A tax audit is an examination of an organization's or individual's tax return. Each year when tax season rolls around, the Internal Revenue Service, as well as state departments of taxation, kicks into overdrive to meet with the onslaught of tax filings. The purpose of a tax audit is to verify that the financial information is being reported correctly.
How tax returns are selected for audit
Americans filed more than 186 million tax returns in 2011. The Internal Revenue Service examined, or audited, about 1.6 million of those returns — less than 1 percent. The odds of being audited are slightly higher for individuals who make less than $25,000 or more than $200,000.
Being selected for an audit does not always mean that you've made an error in your return. Most returns are chosen at random by a computer. The IRS has several criteria to determine a tax filing’s eligibility for an audit. Below are just a few ways the IRS detects errors:
The Information Returns Processing System (IRP): This computer system handles all data received from entities required to report taxpayer income. This includes employers, banks, brokerage forms, Medicare, Social Security and all other organizations required to report taxpayer information. The IRS will then run the information provided by these entities against what was entered on a tax return.
The Discriminant Inventory Function System (DIF): Each tax return is given a DIF score, which determines how accurate a tax return is likely to be. The higher the number, the more likely a return is to be audited. The algorithms used to determine this score are based on hundreds of variables, though deductions and exemptions carry the most weight in determining this.
The Unreported Income Discriminant Inventory Function System (UIDIF): This system looks at different areas from the DIF and rates a return on its potential of having unreported income. The formula used for this is simply a comparison of income to expense ratios. If a person spends more than they make, this is a red flag to the IRS.
Audits of related entities: If the IRS received a tax return involving transactions with other taxpayers, either investors or business partners, and the return has errors on it, the IRS will select all affected tax returns for audits.
Types of audits
Once a tax return is determined an eligible candidate for auditing, the IRS will send you a letter making the announcement of an audit. The type of audit you’ll be required to do typically falls into one of three types:
Correspondence audit: The most common of audits, this typically entails mailing specifically requested documentation to the IRS.
Field audit: For individuals or businesses who’ve earned more than $100,000 in income, the IRS is more likely to send an IRS agent to your home, place of business or tax professional’s office.
Office audit: Sometimes the IRS requires you to attend an IRS facility and meet with an auditor. The factors influencing this type of audit vary.
Avoiding an IRS tax audit
You can do a few things to reduce your chances of being audited. These are pretty straightforward, but some people overlook the obvious during their tax return preparation.
Check and double-check. The most important thing to do to avoid an audit is to make sure your return is correct. Check that your personal information, such as address and Social Security number, is correct. Double-check your math. [Your Smooth Tax Season Next Year Starts Now]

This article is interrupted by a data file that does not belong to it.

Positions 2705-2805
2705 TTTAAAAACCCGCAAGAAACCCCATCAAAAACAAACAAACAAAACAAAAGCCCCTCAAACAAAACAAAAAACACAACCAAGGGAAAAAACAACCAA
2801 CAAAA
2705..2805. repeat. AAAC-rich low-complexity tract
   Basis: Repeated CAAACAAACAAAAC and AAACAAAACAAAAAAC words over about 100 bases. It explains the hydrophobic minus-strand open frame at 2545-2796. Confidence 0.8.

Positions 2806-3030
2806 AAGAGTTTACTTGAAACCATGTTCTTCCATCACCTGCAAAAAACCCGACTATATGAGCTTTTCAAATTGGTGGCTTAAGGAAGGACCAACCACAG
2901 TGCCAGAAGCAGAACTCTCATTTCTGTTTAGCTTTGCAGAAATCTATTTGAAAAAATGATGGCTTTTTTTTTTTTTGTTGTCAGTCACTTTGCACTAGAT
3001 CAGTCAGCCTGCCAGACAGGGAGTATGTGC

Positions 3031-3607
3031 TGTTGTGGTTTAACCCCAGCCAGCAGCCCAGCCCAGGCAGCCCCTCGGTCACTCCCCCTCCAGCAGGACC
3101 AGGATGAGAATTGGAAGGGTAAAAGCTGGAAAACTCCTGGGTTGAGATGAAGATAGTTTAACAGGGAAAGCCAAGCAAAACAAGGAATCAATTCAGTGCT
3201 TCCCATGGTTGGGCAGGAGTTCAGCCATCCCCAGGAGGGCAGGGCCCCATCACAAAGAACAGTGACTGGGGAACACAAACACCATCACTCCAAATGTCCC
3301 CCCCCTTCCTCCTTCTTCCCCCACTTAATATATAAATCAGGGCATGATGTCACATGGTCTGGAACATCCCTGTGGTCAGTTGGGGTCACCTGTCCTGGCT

Keep good records. Good records help you organize and accurately calculate your return. Records also provide proof for your deductions. [10 Crazy Tax Deductions Allowed by IRS]
Reduce expenses. Eliminate or reduce business expenses related to entertainment, food and your car. These three items raise red flags with the IRS because they are often personal rather than business expenses. If you do report them as business expenses, make sure you have documentation. [10 Ways to Make Tax Season Easier]
After an audit
Once an audit has concluded and you’ve either met with an IRS auditor or sent in the requested documentation, you will receive the IRS Form 4549. This is the IRS examination report and will show any changes to your tax liability. Explanations will be given for changes or adjustments and the final return (or deficient) amount will be indicated. If the report states you are due a refund, then no action is required on your part.
However, if the report finds you owe money, this will include additional taxes in addition to interest and penalty fees. In the event of this, you have two options: approving the changes or disputing them. If you approve, then you’ll simply need to sign and return a copy of Form 4549 in addition to Form 870, which gives your consent of the tax adjustment. You will likewise need to pay any tax deficiencies and penalties as they apply.
Disapproving the audit findings requires you to do one of the following:
- Provide additional documentation for consideration
- Request another meeting with the IRS examiner to discuss the audit’s findings
- Meet with a group or senior manager to discuss the audit’s findings
- Request an appeal
Whether you choose to approve or disapprove of the audit changes, you’ll only have a window of 30 days before the IRS considers your case disapproved. After that, the IRS provides another 30 days before the findings are finalized.
While being audited by the IRS feels quite frightening, the process is quite painless if you’ve made a good habit of documenting all expenses reported on a tax return. When you make a habit of reporting deductions you have no proof of, the IRS can be a most unforgiving entity. Overall, the IRS is in place to ensure the fair treatment of taxpayers and IRS audits are the only way of ensuring everyone plays fairly with their tax returns.
Further reading and tax advice: